Charleston Restaurant Popped For Repeated Labor Violations
The US Department of Labor investigated numerous Charleston, SC restaurants after a news report disclosed several labor violations being committed by the city’s popular restaurants and their owners. The DOL concluded that four restaurants in the Charleston, SC area owe back wages and reparation for other labor violations.
California Dreaming, Joe Pasta, and Edmund’s Oast were cited with over 60 violations combined, although Edmund’s Oast was responsible for only one, and paid back wages of $32.74. However, the fourth Charleston restaurant, Market Street Saloon, was responsible for over 60 labor violations on its own, and owes back wages amounting to $150,721.08.
According to the federal government’s labor violations investigation, the owner of Amorous Pole and Fitness received money out of the restaurant’s tip pool between 2011 and 2013. The fitness club’s owner taught dance and choreographed routines for Market Street Saloon’s servers and bartenders. According to Market Street Saloon owner Sam Mustafa, the restaurant had a “Coyote Ugly” theme, and the tips were payment for services rendered.
Tip sharing is a controversial topic with labor laws and potential labor violations. Restaurants have been penalized for requiring tip sharing among other employees like dishwashers and cooks, or when the owners keep a portion of the employees’ tips to “cover expenses.”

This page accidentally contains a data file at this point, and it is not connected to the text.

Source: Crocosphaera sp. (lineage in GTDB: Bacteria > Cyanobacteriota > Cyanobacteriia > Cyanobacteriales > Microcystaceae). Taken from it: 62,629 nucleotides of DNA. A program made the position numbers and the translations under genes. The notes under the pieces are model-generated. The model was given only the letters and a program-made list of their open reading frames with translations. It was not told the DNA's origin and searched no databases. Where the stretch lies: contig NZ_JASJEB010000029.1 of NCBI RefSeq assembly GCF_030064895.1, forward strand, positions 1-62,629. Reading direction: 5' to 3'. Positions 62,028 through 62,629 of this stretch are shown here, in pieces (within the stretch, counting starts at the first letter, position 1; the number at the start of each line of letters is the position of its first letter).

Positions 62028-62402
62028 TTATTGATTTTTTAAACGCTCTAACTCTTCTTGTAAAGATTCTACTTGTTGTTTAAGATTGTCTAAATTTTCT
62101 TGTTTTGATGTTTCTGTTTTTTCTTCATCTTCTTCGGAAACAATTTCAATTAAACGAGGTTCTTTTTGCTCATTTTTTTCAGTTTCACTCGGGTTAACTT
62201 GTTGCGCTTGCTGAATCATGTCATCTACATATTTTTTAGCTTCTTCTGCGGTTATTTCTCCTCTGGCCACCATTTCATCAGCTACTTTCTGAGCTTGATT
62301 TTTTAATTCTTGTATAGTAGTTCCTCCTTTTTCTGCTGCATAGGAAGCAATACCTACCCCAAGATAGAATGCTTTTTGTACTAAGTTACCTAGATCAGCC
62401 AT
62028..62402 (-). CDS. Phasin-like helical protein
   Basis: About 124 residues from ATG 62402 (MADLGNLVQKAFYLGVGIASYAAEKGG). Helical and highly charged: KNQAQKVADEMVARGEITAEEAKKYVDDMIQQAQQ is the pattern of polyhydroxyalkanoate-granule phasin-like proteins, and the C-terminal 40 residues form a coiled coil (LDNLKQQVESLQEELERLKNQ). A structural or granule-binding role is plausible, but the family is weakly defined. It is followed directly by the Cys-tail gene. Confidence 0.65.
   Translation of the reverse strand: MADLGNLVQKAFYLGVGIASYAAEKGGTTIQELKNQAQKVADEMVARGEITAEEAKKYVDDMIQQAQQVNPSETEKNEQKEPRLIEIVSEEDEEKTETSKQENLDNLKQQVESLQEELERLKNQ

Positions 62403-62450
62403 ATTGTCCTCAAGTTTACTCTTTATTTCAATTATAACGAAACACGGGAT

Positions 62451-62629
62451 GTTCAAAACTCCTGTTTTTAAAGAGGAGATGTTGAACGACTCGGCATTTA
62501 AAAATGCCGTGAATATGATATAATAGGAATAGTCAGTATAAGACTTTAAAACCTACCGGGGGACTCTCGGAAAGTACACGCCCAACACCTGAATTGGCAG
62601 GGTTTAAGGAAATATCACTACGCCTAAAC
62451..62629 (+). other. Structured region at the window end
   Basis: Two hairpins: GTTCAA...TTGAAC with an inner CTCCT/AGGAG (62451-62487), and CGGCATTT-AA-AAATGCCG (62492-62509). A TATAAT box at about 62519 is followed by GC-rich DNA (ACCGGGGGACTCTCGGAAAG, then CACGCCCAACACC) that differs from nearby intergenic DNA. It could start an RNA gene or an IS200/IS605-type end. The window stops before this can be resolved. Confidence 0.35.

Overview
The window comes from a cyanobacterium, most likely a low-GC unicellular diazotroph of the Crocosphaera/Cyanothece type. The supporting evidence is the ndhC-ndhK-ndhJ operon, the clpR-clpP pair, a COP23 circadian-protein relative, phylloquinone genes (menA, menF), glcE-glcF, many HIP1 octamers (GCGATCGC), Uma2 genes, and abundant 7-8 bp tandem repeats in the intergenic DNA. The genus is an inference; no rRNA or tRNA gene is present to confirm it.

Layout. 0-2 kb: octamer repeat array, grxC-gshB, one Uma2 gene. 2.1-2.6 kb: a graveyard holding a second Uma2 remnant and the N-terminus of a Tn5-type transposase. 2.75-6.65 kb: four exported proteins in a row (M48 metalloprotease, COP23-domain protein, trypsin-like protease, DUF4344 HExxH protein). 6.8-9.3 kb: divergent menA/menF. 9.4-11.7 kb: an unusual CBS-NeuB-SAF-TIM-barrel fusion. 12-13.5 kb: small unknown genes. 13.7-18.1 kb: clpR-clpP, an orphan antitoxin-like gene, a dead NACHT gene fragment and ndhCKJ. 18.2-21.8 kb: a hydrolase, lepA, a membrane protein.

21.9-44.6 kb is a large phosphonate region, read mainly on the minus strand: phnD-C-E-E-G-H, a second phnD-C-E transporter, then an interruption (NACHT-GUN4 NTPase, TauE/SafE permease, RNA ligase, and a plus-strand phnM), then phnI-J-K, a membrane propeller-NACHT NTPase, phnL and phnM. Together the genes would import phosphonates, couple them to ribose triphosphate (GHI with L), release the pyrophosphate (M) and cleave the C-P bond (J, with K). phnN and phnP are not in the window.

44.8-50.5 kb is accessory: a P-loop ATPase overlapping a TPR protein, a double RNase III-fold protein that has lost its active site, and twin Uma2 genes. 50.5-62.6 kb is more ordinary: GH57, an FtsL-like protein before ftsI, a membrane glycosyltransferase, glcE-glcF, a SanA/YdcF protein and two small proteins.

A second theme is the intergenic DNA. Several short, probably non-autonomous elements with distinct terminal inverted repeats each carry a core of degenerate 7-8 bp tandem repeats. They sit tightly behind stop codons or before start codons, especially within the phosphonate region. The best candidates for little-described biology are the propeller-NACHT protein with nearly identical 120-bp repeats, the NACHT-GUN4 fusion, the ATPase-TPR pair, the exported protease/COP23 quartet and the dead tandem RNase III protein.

The wage and labor violations at Mustafa’s business were not the owner’s first run-in with the Department of Labor. His previous restaurants Eli’s Table, Tabbuli, Whisk, Toast, and The Wreckfish were all fined by the DOL for wage and labor violations. However, Mustafa argues that he already paid for the Market Street Saloon’s labor violations and back wages, which could be a confusion between state and federal labor laws.
The South Carolina Wage Payment Act Protects Employees
The South Carolina Wage Payment Act and Fair Labor Standards Act (FLSA) provide protection to employees who are not paid for hours worked. The SC Wage Payment Act allows an employee owed wages to file a lawsuit seeking compensation for wages owed. Under the Act, you can recover up to treble (three times) damages as well as attorney’s fees.
Although both the State and federal Departments of Labor can investigate and cite businesses for labor violations, and can calculate the total amount of money the business owes in back wages, the departments cannot force a business to pay back wages to their employees. Employees should know that they have a right to their money and can file a SC wage payment lawsuit against the business to get their back wages.
The Strom Law Firm Fights for Compensation on Behalf of Employees Owed Wages
If you work for a business that requires overtime without overtime pay, leaves you in hazardous working conditions, requires tip pools or tip sharing in violation of state law, or commits another type of labor or wage payment violation, you may have a SC wage payment lawsuit. This type of lawsuit can help you and your fellow employees receive the back wages you worked hard to earn. Contact the SC employment litigation attorneys at the Strom Law Firm for a free, confidential consultation today. 803.252.4800